Sometimes, no means no. Like, No, you cannot run through the parking lot. Or, No, you cannot take off your seatbelt. Or, No, I will not count to one thousand. Or, No, you cannot drink Mommy’s wine.
Sometimes, no means: I’m too tired to make homemade air-popped popcorn, so you can have a bowl of Skinny Pop instead.
Sometimes no means: You can’t eat the popcorn in a “movie night” popcorn bowl from the party store from your brother’s 5th birthday party that’s sitting high up on the shelf in the laundry room and is most likely very dusty, but you can eat it in this plastic yellow bowl because it’s already in my hand and there are only ten minutes left until bedtime.
Actually, it’s almost an hour past your bedtime, which is probably why we’re having this disagreement about which bowl is appropriate for popcorn consumption. You want the bowl hidden deep in the laundry room (although clearly not hidden deep enough), and I want the bowl that’s in my hand, is clean, and can go straight into the dishwasher.
Sometimes no means: Why didn’t I just say yes, because then this conversation would be over and we wouldn’t be yelling at each other and your lip wouldn’t be curling and – here it comes, wait for it…wait for it – there wouldn’t be tears squirting from your big, blue eyes and the sound of your crying wouldn’t echo through the house and pierce my tired ears and convince young people within a one mile radius of our house not to engage in sexual activity out of fear of parenthood and I could worry about other things like mashed or roasted potatoes for Thanksgiving and the carpet in the family room really needs to be burned steam cleaned and I have to get a flu shot.
Instead, I must fight with you, and I must win, because as hard as it is to say “no” right now, it will be a lot harder to do when you’re a teenager who talks back to me and has – gulp – keys to the car. Because if you can’t handle “no” now, you’ll grow up to be a person who’s easily disappointed and too fragile to handle the lemons that life will inevitably throw in your face. Or, you’ll be an entitled jerk.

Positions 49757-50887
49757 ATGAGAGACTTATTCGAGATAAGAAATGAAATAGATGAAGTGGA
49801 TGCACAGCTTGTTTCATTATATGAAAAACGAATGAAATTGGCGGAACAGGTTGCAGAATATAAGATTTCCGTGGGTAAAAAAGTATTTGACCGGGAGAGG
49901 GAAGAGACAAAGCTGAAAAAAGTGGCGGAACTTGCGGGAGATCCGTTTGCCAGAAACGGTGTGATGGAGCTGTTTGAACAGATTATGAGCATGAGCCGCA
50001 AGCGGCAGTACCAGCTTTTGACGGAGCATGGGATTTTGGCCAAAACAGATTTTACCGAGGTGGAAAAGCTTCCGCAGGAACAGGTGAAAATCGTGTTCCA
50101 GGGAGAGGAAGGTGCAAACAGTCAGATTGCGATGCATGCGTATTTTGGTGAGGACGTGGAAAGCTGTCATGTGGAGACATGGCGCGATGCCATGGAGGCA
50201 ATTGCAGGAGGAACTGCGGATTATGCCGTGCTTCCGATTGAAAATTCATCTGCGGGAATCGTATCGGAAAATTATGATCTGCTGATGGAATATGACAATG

You can have Skinny Pop in this yellow bowl, or you can have nothing.
I wonder what it would be like to spend an entire day saying “yes” to you. I have a feeling we’d end up on a container ship bound for Taiwan holding a “Happy Birthday” balloon from Publix and a plastic bag filled with shiny rocks.
This is your choice to make. You can have Skinny Pop in this yellow bowl, or you can have nothing.
Still, you cry.
It occurs to me that sometimes I say “no” when I should say “yes,” because there are so many really good – no, wonderful – reasons to righteously shout No! from the rooftop, like when your “helping hand” is in the direct path of your scissors or when you want to draw on the kitchen table with a Sharpie or when you ride your bike into the middle of the street. But instead, I waste my “nos” on things like digging holes, playing with water inside the house, and eating popcorn from a dirty, hard to reach, “movie night” popcorn bowl an hour past bedtime.
Still, you cry.
And I surrender, because if I just say “yes,” which I probably should’ve done in the first place, this nonsense will end. You will stop squirting tears and hurting my ears, and you will eat your popcorn while I recoup for our next battle, which will most likely happen as a result of: No, you can’t wait until tomorrow to brush your teeth and No, I won’t read another book.
Sometimes no means: For the love all that is holy, eat your popcorn in whatever freakin’ bowl you want, but don’t ask me for a refill because the answer is No.
2 responses to “No”
wonderful post. I agree, No at this stage is *hard* (partly because she has dad wrapped around that finger pretty tight), but it’s best, because I too will hate to have that fight when she’s older…learning the value of no when she’s only three is heartbreaking for me, but best for her!
Sounds like us too! Once I say no it’s too late to go back, but sometimes I REALLY wish I hadn’t said it in the first place. Must slow down with the “no”…